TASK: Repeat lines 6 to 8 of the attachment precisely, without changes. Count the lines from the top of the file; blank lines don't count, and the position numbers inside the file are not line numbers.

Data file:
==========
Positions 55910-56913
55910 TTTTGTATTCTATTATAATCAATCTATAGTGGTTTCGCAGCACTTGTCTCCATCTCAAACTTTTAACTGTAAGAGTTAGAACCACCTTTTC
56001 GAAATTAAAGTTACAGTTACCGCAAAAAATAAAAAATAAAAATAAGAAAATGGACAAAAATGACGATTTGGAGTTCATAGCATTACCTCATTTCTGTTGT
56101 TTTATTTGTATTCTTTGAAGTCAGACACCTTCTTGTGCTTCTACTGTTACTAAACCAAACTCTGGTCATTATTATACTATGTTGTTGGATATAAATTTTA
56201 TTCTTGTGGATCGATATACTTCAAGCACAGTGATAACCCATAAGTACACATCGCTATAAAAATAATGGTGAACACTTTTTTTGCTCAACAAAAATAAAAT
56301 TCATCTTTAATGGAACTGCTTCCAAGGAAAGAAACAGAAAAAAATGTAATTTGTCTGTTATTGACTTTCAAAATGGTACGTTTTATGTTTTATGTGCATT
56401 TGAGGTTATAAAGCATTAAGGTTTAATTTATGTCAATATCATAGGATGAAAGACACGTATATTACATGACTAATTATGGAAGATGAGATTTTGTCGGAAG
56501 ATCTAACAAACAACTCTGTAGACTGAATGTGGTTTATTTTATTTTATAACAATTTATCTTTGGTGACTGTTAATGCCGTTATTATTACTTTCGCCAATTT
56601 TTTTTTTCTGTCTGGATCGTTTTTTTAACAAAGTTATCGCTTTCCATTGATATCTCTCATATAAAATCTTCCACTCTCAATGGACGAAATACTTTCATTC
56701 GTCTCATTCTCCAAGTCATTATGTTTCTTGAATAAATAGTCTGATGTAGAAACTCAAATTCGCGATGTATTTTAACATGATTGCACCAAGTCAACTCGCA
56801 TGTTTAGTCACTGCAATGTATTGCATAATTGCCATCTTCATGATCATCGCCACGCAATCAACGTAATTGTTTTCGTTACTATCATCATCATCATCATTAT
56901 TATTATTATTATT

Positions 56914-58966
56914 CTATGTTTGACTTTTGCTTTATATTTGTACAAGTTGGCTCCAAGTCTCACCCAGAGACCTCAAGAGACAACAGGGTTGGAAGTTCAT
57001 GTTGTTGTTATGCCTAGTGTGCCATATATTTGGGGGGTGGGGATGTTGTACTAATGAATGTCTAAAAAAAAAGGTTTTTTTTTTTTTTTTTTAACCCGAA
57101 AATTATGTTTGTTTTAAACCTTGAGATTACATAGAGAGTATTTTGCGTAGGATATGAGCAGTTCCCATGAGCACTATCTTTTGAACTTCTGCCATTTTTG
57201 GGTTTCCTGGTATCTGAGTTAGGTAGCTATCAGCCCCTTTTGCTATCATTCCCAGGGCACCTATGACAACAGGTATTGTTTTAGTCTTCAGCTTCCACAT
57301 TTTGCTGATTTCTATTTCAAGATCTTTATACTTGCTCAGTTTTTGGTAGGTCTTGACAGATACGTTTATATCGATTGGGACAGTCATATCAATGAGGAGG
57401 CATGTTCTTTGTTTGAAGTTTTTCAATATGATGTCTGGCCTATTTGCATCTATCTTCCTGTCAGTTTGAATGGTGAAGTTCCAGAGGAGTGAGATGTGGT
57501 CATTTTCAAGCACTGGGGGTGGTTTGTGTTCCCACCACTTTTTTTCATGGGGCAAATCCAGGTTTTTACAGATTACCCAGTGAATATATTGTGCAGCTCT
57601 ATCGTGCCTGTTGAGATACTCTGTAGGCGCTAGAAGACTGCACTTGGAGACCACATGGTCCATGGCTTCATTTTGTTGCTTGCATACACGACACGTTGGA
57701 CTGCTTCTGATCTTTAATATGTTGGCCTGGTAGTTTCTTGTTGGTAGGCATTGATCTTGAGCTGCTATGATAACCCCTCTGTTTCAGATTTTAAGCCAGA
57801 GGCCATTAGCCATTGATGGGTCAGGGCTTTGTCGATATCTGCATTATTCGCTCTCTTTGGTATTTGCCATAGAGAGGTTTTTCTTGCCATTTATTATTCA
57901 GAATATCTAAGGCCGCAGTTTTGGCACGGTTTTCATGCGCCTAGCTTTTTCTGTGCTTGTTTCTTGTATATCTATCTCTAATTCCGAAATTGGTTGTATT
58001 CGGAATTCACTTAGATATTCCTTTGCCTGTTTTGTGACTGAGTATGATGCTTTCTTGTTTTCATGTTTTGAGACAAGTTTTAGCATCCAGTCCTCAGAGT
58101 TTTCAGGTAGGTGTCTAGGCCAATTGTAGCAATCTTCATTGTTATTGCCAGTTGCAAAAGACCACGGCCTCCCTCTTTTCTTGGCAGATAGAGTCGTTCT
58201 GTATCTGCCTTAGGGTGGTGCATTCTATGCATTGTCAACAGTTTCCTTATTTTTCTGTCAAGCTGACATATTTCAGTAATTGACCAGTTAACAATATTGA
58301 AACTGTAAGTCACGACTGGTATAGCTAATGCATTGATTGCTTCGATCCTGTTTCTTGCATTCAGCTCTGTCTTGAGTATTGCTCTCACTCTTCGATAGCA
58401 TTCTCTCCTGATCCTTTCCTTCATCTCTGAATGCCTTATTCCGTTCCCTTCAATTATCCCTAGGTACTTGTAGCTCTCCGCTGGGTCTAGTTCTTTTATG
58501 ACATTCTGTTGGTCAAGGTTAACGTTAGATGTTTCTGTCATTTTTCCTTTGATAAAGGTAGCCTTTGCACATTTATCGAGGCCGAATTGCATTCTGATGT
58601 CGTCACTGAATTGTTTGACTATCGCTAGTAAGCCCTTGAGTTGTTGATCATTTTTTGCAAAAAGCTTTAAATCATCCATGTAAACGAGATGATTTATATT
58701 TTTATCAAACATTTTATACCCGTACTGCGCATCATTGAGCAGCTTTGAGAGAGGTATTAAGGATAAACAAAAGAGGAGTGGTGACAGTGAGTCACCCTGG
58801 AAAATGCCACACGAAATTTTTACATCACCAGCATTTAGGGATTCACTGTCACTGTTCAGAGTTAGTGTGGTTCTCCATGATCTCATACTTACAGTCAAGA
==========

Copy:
56301 TCATCTTTAATGGAACTGCTTCCAAGGAAAGAAACAGAAAAAAATGTAATTTGTCTGTTATTGACTTTCAAAATGGTACGTTTTATGTTTTATGTGCATT
56401 TGAGGTTATAAAGCATTAAGGTTTAATTTATGTCAATATCATAGGATGAAAGACACGTATATTACATGACTAATTATGGAAGATGAGATTTTGTCGGAAG
56501 ATCTAACAAACAACTCTGTAGACTGAATGTGGTTTATTTTATTTTATAACAATTTATCTTTGGTGACTGTTAATGCCGTTATTATTACTTTCGCCAATTT